Turning point in EU law for genetic engineering in agriculture – liability situation in Germany in urgent need of adjustment

After green genetic engineering had been practically dead in the EU for almost 15 years due to the strict regulatory framework, there are now signs of a fundamental change of dogma at EU level. If we look at it closely, the proposal for an NGT regulation (Regulation on plants obtained by certain new genomic techniques and their food and feed, and amending Regulation (EU) 2017/625, COM(2023) 411 final) recently presented by the EU Commission is tantamount to a revolution. Its potential for economic and socio-economic change for agriculture and food security and supply in times of global climate change is immense. At the same time, however, the issue still has considerable social and political explosive power. Hardly any discussion on the regulatory framework for a new technology has been as emotional and confrontational as that on green genetic engineering. The outcome of this discourse, which began almost 20 years ago, is well known: Due to strict regulatory approval conditions and an eventual moratorium and escalating liability, no significant cultivation of genetically modified plants is currently taking place in Europe – in stark contrast to the rest of the world, where genetically modified plants have long made up the vast majority of cultivated land in individual areas.

What does the EU intend to do with the draft NGT regulation? In the last 20 years, a lot has changed fundamentally in genetic research, especially with regard to how genetic modifications are brought about. Today, for example, the so-called “CRISPR technology” is available and highly developed, as well as other methods that implement changes to the genome of plants with less risk than earlier methods. The generic term for this is “NGT” (New Genomic Techniques). The aim of the NGT methods, which have already been tried and tested in practice, is in particular to improve climate and pest resistance in a more targeted, efficient and faster way than with classical breeding. It is precisely these NGT methods that are now to be specifically regulated.

According to the draft submitted on 5 July 2023, there will be two categories of NGT plants:

  • NGT plants that could also occur in nature or conventionally bred will have to undergo a testing procedure based on the criteria set out in the proposal. NGT plants that pass this procedure are treated as conventional plants and are therefore exempted from the requirements of GMO legislation (in particular Directive 2001/18/EC). This means that no risk assessment needs to be carried out for these plants and they can be labelled and placed on the market in the same way as conventional plants.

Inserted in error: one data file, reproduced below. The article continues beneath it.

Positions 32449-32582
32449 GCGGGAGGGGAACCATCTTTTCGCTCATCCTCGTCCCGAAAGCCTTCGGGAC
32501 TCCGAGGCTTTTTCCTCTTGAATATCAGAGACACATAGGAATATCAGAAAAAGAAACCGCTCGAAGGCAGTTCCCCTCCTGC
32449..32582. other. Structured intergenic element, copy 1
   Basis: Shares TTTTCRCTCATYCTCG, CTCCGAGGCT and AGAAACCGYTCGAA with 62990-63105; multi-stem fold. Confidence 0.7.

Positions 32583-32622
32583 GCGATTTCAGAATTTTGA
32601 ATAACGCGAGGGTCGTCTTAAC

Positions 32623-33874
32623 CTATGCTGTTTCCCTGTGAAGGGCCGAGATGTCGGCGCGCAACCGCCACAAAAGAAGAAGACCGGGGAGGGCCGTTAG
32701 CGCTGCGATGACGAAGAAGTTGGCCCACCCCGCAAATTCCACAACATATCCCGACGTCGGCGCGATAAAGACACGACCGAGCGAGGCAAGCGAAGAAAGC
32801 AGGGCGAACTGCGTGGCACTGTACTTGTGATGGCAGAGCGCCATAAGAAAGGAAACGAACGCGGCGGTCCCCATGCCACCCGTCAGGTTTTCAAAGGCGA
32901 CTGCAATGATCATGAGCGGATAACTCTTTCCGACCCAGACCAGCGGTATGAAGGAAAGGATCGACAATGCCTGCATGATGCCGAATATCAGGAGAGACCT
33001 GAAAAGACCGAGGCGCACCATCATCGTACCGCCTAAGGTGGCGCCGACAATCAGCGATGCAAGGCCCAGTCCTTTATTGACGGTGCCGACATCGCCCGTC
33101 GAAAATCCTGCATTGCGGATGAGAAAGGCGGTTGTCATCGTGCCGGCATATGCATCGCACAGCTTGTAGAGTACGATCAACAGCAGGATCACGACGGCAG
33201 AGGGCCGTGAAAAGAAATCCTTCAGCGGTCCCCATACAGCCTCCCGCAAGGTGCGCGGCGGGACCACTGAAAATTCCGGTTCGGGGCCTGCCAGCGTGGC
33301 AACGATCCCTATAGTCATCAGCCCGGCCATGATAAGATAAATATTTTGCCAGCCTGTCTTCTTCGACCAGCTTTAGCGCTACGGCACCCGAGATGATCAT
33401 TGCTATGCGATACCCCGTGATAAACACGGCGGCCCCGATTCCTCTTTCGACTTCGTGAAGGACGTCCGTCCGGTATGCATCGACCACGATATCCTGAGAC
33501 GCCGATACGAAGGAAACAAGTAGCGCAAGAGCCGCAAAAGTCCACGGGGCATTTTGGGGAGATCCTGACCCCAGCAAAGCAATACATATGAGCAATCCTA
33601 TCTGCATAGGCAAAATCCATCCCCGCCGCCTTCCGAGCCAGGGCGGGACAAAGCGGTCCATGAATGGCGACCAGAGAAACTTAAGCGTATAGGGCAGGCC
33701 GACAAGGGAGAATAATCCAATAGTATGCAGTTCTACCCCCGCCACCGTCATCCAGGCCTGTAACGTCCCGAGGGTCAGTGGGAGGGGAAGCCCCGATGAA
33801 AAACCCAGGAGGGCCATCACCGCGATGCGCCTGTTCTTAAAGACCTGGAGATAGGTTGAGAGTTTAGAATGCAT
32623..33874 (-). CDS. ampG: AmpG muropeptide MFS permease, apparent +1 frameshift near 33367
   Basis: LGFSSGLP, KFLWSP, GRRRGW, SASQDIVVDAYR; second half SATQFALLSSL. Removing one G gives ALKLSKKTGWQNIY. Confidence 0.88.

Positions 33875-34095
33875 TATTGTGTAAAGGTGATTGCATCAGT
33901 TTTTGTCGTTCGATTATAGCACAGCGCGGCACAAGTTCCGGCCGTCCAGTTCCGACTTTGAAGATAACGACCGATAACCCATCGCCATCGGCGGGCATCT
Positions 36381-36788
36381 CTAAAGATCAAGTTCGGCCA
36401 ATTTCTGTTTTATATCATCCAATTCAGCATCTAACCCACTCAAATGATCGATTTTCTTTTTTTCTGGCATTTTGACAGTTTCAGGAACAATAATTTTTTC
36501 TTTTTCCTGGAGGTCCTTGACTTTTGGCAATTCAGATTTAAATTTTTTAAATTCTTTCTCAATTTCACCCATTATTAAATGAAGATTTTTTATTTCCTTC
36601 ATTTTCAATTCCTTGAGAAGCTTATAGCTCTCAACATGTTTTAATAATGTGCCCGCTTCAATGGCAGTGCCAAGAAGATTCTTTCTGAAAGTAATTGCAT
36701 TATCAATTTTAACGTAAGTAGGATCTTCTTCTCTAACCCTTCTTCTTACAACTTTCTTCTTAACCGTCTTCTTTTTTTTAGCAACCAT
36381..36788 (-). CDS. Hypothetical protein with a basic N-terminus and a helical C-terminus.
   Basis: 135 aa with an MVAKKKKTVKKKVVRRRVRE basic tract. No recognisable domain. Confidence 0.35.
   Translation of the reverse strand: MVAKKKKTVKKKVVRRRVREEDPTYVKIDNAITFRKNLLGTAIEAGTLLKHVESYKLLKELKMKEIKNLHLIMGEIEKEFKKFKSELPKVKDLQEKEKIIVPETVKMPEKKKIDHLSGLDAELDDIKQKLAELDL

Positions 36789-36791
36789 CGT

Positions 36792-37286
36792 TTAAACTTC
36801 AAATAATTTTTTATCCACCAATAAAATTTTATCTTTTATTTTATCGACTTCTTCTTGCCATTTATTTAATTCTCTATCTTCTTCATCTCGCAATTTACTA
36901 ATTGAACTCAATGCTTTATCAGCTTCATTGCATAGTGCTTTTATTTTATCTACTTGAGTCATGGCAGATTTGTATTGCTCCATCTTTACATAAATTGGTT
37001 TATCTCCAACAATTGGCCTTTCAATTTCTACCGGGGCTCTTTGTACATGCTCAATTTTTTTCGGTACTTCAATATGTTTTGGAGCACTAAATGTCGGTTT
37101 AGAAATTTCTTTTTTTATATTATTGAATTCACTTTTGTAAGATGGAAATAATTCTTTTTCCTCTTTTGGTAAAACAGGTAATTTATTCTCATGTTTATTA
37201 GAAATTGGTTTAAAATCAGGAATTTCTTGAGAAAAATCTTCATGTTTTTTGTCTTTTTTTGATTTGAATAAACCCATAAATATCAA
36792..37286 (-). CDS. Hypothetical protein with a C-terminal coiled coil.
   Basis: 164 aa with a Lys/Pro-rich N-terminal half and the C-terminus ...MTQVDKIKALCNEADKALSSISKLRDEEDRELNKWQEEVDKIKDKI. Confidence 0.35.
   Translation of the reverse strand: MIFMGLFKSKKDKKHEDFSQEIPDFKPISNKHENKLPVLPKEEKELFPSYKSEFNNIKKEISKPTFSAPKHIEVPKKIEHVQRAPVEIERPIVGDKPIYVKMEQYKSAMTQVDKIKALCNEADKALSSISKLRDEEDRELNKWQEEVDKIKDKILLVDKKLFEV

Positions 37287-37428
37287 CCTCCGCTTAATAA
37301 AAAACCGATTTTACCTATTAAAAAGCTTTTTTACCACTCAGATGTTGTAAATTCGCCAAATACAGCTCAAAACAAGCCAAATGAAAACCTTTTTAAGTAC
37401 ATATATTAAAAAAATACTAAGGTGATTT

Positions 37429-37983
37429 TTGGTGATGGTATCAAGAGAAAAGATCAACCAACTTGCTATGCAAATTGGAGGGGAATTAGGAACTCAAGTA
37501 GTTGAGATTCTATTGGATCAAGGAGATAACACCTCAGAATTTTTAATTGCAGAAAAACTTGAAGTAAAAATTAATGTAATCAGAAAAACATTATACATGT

• For all other NGT plants, the existing GMO legislation continues to apply. This means that they must be approved in particular before being placed on the market. Various detection methods and control mechanisms are to apply to these plants.

All NGT plants are to be recorded in a public database. Furthermore, their seeds and other plant propagation material will be labelled accordingly to ensure transparency and choice. Similar to GMOs, Member States are to establish mandatory coexistence measures at national level. Specifically, Member States must take measures to allow different types of cultivation to coexist, e.g. by establishing distances between fields.

The proposed regulation does NOT deal with liability for the cultivation of NGT plants. As with GMOs, this is the responsibility of the Member States and is subject to the liability provisions existing there. In Germany, the then red-green federal government created an extremely controversial, extremely strict liability regime in 2005 with § 36a GenTG, which is linked to the neighbourhood defence and compensation claims of § 906 BGB and is still valid today. The result of § 36a GenTG is that users of genetically modified plants are threatened with escalating liability risks, which – when cultivation was still possible in principle – practically meant that conventional cultivation never took place in Germany on a significant scale, except for experimental purposes. The author accompanied the legislative process at the time and comprehensively analysed the liability situation, noting a “suffocating effect” and postulating fundamental adjustments and mitigations (see Hartmannsberger, Gentechnik in der Landwirtschaft: Die Entwicklung der Haftung für den Einsatz gentechnisch veränderter Pflanzen, zugl. Diss. 2007, p. 266 et seq.).

If the draft of the NGT regulation is adopted with even the rudimentary content planned, the legislature will be compelled to fundamentally amend the liability situation. Otherwise, it can undoubtedly be assumed that genetic engineering in agriculture will continue to find no practical application in Germany despite liberalised regulatory framework conditions.